WASHINGTON — Washington. -- School is out. Children large and small are bringing report cards home, touting good grades as examples of their brilliance and bad ones as someone else's fault. It's either the teacher, the principal, the other children or the whole rotten school system.
They have learned well. They have had their eyes and ears tuned to the voices of America and absorbed the country's utter disdain for responsibility. ''It's not my fault'' is the theme song of countless millions of people and organizations.
It's everywhere. Just listen for its irresistible, haunting melody. It's not my fault that the company lost the contract or my competitor just stole away my market. It's not my fault the mail isn't sorted on time or a phone message has been lost. It's not my fault the customer walked away angry or my work isn't in on time.
The Democrats still blame the Willie Horton commercial for their loss in 1988, not their own out-of-touch economics and politics. Richard Nixon blames his resignation on the fact that he didn't destroy the tapes, not the damning evidence on them. In politics, there is no end to no-fault thinking.
Corporate America is rampant with no-faultism. The words of John Akers, the top man at International Business Machines, are still ringing in the ears of IBM's employees.
Not long ago, he told a group of managers there were too many people standing around the water cooler and not enough serious thinking and innovating by a company suddenly in trouble.
One wonders what took Mr. Akers so long to recognize what many experts have long perceived. One wonders why a manager of one of the United States' premier companies doesn't bear responsibility for the attitude that pervades his organization. One wonders whether Mr. Akers should not have kicked himself first, since he was in charge when the IBM slide began.
It was not uplifting to hear an extraordinary interview on Ted Koppel's ''Nightline'' with the chief executives of the three indigenous American automobile manufacturers. They sounded genuinely hurt that Americans had not perceived that their cars had improved to the point that they were nearly equal, if not equal, to the Japanese.
When Mr. Koppel showed them interviews with customers who expressed unhappiness with their cars, they fell back on the ''perception'' argument. And how did they propose to change these perceptions? Limit the import of Japanese cars. More quotas. They were saying: ''It's not our fault the industry is in the tank, it's the people's fault. They're too dumb to understand reality.''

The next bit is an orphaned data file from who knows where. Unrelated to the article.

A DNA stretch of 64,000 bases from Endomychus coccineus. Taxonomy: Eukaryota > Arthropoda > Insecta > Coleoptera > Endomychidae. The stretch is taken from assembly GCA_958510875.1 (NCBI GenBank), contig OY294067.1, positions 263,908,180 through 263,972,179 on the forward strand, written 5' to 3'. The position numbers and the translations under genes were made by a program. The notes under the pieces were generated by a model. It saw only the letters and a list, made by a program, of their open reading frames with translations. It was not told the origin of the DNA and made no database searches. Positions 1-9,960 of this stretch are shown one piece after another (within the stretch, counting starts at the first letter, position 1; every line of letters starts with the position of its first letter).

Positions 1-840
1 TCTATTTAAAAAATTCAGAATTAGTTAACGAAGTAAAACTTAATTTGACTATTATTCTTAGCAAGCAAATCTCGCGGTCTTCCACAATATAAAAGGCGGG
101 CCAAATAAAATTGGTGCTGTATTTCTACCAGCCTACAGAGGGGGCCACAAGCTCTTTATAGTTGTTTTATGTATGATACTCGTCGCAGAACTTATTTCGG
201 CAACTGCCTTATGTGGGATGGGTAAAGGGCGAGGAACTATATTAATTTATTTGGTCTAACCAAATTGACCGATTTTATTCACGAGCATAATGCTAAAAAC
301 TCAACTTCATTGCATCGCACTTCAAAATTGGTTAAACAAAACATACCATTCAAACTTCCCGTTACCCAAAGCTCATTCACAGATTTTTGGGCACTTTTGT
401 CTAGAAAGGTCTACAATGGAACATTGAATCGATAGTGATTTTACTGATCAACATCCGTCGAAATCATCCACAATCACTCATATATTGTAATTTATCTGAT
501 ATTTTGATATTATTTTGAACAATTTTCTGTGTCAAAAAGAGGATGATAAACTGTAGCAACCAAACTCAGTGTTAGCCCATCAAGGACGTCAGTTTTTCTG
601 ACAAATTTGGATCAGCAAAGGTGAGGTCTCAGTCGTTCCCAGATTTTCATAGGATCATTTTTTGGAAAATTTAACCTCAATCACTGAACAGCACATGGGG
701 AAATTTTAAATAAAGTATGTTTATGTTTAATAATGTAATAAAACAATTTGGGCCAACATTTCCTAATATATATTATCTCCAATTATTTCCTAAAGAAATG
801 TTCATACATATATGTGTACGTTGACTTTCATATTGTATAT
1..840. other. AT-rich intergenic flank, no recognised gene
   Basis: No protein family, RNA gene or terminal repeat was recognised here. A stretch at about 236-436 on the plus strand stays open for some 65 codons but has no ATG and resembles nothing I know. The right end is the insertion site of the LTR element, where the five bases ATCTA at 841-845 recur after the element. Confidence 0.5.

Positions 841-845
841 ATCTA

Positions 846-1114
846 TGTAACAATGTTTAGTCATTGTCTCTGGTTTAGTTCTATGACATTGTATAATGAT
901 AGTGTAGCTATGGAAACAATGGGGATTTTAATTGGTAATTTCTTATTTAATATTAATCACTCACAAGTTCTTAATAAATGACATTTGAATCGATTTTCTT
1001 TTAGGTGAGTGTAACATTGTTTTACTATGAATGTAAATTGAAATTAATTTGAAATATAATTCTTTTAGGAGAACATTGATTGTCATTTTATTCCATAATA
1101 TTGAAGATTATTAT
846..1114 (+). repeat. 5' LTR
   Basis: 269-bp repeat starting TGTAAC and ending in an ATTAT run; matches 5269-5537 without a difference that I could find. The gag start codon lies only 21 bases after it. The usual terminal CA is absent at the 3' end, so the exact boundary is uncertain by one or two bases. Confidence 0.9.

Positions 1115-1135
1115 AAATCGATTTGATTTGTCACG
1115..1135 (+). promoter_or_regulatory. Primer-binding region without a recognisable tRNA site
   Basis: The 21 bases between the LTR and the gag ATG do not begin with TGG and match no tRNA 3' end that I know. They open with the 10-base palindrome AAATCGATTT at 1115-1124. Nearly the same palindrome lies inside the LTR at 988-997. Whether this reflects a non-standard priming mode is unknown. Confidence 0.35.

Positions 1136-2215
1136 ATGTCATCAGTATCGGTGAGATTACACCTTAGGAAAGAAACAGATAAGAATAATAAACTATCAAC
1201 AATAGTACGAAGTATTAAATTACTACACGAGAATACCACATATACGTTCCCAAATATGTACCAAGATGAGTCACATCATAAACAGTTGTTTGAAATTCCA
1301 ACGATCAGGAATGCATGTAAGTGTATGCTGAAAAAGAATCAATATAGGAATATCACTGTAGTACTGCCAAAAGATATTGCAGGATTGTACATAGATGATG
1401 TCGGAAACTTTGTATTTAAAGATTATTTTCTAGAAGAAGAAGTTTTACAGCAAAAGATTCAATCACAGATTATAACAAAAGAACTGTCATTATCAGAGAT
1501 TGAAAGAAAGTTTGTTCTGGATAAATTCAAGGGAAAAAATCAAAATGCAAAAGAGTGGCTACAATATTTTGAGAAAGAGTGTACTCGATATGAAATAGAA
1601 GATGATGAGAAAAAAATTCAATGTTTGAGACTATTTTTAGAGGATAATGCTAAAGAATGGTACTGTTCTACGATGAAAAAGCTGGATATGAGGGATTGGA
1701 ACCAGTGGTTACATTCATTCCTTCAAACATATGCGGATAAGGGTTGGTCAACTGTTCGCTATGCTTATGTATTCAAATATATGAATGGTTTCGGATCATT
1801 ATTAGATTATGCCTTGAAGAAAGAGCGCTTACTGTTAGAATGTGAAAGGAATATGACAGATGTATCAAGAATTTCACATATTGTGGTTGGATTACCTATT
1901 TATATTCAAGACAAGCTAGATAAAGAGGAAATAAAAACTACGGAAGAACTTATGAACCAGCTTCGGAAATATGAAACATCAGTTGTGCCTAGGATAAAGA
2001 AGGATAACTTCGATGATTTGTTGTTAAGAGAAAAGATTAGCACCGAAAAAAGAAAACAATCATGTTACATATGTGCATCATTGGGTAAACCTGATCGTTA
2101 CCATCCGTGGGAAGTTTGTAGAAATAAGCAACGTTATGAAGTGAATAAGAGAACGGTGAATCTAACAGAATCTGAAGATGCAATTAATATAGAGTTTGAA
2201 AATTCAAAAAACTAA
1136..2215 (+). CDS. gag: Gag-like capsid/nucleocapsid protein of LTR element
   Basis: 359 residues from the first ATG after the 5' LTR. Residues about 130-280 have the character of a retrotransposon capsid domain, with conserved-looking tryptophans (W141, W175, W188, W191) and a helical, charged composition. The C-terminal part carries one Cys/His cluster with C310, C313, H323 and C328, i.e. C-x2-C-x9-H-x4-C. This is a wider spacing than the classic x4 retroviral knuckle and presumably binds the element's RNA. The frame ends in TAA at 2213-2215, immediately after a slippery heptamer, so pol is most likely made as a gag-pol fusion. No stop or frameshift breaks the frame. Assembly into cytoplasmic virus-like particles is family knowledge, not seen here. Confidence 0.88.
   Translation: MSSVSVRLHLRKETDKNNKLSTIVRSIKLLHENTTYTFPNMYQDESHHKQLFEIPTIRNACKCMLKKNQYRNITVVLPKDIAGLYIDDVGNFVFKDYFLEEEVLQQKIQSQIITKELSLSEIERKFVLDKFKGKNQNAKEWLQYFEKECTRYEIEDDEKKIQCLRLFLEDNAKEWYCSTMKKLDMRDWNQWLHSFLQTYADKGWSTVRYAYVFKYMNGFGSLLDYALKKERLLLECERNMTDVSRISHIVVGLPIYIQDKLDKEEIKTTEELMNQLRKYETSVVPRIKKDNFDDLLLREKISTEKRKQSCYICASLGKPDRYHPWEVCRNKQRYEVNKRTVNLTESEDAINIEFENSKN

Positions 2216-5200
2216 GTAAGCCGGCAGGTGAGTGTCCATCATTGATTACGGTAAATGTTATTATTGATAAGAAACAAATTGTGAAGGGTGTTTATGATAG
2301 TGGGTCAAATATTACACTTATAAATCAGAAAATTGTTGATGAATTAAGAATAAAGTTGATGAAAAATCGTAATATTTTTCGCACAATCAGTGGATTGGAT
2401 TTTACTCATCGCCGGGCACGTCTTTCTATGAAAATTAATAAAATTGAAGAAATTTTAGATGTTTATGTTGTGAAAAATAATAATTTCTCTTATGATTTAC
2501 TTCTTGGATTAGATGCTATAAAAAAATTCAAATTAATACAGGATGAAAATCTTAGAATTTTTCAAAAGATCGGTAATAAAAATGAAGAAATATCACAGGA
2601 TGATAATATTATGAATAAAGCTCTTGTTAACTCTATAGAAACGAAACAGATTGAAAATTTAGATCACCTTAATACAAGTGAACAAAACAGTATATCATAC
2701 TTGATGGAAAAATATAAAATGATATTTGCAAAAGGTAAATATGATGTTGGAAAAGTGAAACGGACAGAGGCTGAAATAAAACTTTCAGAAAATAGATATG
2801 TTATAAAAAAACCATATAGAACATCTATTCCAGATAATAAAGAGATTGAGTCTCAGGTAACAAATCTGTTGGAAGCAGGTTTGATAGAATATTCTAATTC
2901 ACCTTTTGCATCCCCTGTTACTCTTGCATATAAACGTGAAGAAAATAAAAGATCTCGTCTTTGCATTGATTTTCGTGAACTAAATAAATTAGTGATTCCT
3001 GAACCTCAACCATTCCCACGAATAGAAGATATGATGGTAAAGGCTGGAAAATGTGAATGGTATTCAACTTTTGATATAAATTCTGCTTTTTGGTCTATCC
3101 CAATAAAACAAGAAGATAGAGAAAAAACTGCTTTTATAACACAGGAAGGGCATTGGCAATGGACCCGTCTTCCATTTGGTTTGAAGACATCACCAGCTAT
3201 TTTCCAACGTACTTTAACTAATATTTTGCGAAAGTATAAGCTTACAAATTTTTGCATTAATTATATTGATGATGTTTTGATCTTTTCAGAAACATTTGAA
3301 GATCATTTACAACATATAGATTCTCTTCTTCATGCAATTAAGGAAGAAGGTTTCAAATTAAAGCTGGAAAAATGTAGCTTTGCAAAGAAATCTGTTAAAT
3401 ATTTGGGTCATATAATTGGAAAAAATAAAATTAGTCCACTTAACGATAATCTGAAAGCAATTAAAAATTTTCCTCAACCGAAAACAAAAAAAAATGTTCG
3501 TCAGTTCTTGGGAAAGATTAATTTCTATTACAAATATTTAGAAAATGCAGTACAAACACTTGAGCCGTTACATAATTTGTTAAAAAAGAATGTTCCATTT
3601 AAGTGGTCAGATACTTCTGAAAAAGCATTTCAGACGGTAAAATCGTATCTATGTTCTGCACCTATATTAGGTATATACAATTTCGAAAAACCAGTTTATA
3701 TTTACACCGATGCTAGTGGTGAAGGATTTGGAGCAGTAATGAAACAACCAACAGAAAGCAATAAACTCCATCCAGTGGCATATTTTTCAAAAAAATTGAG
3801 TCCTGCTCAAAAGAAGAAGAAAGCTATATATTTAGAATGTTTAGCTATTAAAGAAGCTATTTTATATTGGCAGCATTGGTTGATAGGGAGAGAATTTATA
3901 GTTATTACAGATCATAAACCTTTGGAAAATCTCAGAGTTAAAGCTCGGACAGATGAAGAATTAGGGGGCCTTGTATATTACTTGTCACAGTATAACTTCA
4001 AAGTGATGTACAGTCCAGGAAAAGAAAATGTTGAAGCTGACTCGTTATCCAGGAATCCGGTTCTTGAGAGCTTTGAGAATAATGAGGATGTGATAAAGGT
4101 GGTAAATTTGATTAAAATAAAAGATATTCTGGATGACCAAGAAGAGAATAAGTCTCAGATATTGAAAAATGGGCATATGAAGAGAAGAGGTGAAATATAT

Grant them credit for improving quality, but not too much. Any other course would have been suicide. But one wonders: With the rather obvious perception prevailing that Japanese cars are ''better'' than American cars, why did the automakers stop at merely being close to the Japanese? Why not an all-out plan to leapfrog the technology and quality of today's U.S. cars to the truly superior ''car of tomorrow''?
But automakers are no different from most people. A ''victim mentality'' runs through most of American society, and those with a difficulty first seek help from others without relying on their own resources, or perhaps correcting their shortcomings. People out of work usually blame the recession, even if they've never taken the trouble to improve their skills.
Inner-city poverty is a complex problem not easily reduced to simple ideas, but examples abound of impressive neighborhood improvement when local citizens decide enough is enough. The same goes for school systems, or any other institution or group of people in trouble.
No-faultism is so alluring because it can be enriching if you have power. Corporate executives in the 1980s justified huge salary increases, even when their companies weren't performing, by telling themselves they personally did outstanding jobs. Their profits were down, they said, because of other forces, such as an industry downturn, high interest rates or a bad climate on Wall Street.
Any close observer of government will see no-faultism practiced in its most sophisticated form. The White House chief of staff, John Sununu, justified his chauffeured limousine trip to New York, where he attended a stamp auction, on grounds that he made a lot of official telephone calls on the way up. Just let him go to China on a personal trip, and think of all the phone calls he can make.
Ask former President Reagan about the huge debt he rang up during the 1980s, and, if he remembers it, he will blame it on everyone but himself. Ask the Democrats about it, and they will deny any culpability. It's all Mr. Reagan's fault, they will tell you.
Then there's George Bush's education program. It has many good ideas, but the president has set it up so that if it fails and schools continue to perform badly, it isn't his fault. He blames the problems of the schools on ''society'' and television, broken homes and dysfunctional families, on big forces not so easily identifiable.
And that's our real disease in this country. It's never us, it's ''them,'' and usually that ''them'' is a nebulous array of unconsciously invented demons that prevent us from looking within, where often the real fault lies.
William R. Neikirk is a columnist for the Chicago Tribune.